Category: Factual & Arts TV
For the past three months the Berkshire town of Slough has been home to an ambitious social experiment; a happiness journey which tomorrow night on BBC TWO reaches its climax with the final measurement of the 50 volunteers.
From unknown territory, Making Slough Happy's bold social experiment has revealed remarkable results, with the group's overall shift in happiness from the beginning to the end of the project finally revealed at a 33 per cent upward shift.
There will also be a lasting legacy for the town, with the Borough Council agreeing to measure, on an annual basis, the happiness levels of their citizens.
At regular intervals during the past three months the happiness levels of the 50 volunteers who participated in the project were measured to chart the progress of the group.
For the six specialists, spanning a variety of disciplines from psychology to economics, who have been working to try and improve the happiness levels of people in the Berkshire town of Slough, these results are proof that their ideas, workshops and interventions did have a positive impact on the volunteers.
At the start of the experiment, Dr Richard Stevens revealed that on the key question of life satisfaction - a question for which data has been collated from around the world - the group returned an average rating of 6.4, well below the UK average and just below the level for China.
In the final programme, it is revealed that the group's level on this key point of life satisfaction has risen to a positively healthy 8.1, in line with the two happiest nations in the world - Denmark and Switzerland.
Making Slough Happy followed six happiness specialists, as they used what they believed to be the ingredients of happiness - the data, facts, ideas and theories culled from global happiness research - and put this into practice on real people in a real town.
This four part observational documentary followed the team comprising: psychologist Dr Richard Stevens, psychotherapist Brett Kahr, Richard Reeves, whose expertise spans philosophy, public policy and economics, work place specialists Jessica Pryce-Jones and Philippa Chapman and social entrepreneur Andrew Mawson OBE.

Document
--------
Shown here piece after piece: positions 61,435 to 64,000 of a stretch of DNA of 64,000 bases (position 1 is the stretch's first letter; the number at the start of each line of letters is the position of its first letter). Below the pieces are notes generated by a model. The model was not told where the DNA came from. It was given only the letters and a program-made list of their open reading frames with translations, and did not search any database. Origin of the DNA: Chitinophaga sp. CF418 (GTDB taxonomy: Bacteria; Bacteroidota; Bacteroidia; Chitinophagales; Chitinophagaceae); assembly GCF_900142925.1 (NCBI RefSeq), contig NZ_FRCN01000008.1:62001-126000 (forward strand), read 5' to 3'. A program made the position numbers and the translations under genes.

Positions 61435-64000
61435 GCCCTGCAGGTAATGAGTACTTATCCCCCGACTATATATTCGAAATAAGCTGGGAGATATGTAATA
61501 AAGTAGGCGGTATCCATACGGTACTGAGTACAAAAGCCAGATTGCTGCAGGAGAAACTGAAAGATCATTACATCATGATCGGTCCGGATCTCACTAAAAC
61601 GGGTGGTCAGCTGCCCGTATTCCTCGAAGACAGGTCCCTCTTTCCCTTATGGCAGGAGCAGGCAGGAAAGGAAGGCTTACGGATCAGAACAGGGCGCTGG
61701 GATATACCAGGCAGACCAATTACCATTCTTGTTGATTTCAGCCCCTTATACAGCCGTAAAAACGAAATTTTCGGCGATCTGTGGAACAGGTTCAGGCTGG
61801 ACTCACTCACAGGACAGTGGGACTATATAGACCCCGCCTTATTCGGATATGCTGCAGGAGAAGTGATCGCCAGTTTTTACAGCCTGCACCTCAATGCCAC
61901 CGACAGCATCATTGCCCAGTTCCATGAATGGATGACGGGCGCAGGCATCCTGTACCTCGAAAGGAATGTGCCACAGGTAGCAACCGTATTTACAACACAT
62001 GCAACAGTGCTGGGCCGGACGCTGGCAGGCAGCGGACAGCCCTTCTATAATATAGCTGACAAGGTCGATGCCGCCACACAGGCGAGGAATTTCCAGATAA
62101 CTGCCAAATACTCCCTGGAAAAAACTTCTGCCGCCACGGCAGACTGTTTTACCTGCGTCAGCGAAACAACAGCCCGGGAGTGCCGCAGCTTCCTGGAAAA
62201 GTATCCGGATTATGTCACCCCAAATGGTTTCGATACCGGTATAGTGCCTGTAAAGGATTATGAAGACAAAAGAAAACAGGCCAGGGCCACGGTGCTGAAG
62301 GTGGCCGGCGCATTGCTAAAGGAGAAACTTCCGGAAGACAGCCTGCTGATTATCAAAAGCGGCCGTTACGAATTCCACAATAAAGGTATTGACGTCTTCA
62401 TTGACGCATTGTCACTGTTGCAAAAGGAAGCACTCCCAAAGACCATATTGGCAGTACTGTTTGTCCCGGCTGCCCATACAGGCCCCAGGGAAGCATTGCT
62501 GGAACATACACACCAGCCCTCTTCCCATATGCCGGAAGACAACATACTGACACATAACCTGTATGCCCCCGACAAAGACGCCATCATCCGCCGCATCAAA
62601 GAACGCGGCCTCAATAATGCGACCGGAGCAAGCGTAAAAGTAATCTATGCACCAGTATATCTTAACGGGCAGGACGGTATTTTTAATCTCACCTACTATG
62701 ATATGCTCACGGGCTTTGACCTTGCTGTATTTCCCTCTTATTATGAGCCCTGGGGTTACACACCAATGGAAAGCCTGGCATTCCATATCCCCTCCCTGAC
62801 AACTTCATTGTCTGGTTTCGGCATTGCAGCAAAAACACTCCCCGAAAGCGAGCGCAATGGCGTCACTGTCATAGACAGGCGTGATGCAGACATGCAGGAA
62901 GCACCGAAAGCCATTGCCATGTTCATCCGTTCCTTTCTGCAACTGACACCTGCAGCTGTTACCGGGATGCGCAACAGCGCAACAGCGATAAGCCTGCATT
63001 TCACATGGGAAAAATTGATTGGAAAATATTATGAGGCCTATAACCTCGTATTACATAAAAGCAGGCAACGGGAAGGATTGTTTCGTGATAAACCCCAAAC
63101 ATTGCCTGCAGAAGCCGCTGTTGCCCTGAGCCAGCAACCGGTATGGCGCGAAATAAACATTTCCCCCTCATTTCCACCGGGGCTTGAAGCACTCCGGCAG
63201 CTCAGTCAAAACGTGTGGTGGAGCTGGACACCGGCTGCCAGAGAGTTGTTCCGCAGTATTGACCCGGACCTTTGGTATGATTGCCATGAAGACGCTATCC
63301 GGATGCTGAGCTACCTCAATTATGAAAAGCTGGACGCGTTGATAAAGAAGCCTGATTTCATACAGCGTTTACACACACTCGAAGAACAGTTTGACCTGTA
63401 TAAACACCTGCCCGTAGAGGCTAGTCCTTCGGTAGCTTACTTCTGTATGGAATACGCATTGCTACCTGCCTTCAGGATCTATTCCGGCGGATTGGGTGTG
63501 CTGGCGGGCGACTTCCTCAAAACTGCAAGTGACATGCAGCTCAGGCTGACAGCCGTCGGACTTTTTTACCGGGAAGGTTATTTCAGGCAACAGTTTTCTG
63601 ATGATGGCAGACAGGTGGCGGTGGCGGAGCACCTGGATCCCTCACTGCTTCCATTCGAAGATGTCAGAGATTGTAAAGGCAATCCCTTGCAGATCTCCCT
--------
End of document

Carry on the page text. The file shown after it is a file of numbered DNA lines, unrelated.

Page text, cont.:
Spreading happiness from the streets, at work, to schools and even the aisles of a local supermarket, the team has ambitiously aimed for far reaching results, which culminates in the grand finale in Slough Town square on Tuesday 6 December.
For one of the experts, in particular, the challenge was twofold.
Richard Reeves comments: "The dramatic change in the volunteers' happiness is powerful proof of what this experiment has achieved, but it was also important to find a lasting legacy for the town, and look at what broader lessons could be learnt from this project.
"Exciting developments have sprung from our small roots, including the Borough Council's agreement to continue to measure, via questionnaires, the happiness levels of their citizens on an annual basis.
"This is a ground-breaking initiative, and one which will hopefully push happiness on to the social and political agenda."
The conclusion of Making Slough Happy is on BBC TWO at 9.00pm on Tuesday 6 December 2005
Notes to Editors
Making Slough Happy is an Optomen Production for BBC TWO.
A book, How to be Happy, is published by BBC Books.
increasing the happiness levels of an entire town is a tall order, so the team focused on 50 volunteers, who reflect a cross section of the local community, as well as a range of moods.
Measuring the happiness of the Slough volunteers
Central to this science is the belief that happiness can be measured.
In the series, the happiness levels of the Slough volunteers was measured before, during and after the end of the project to assess whether the team's methods had been effective.
The experts selected two established tests of life satisfaction and constructed three further tests of happiness and mood especially for the project.
The advantage of the simple question on life satisfaction is that it made it possible to compare the responses of people from different countries.
The World Database on Happiness gathered by researchers at Erasmus University in Rotterdam records a variety of scores on satisfaction with life.
These measures are expressed on a ten point scale and in rank order, along with the year of study:
Denmark = 8.3 (2003)
Switzerland = 8.1 (1996)
Ireland = 7.7 (2003)
Canada = 7.8 (2000)
USA = 7.7 (1999)
Norway = 7.6 (1996)
Netherlands = 7.5 (2003)
Britain = 7.3 (2003)
France = 6.9 (2003)
China = 6.5 (2001)
Romania = 6.2 (2003)
Hungary = 5.9 (2003)
Turkey = 5.6 (2003)
Latvia = 5.5 (2003)
Russia = 4.7 (1999)
Bulgaria = 4.4 (2003)
Zimbabwe = 4.0(2001)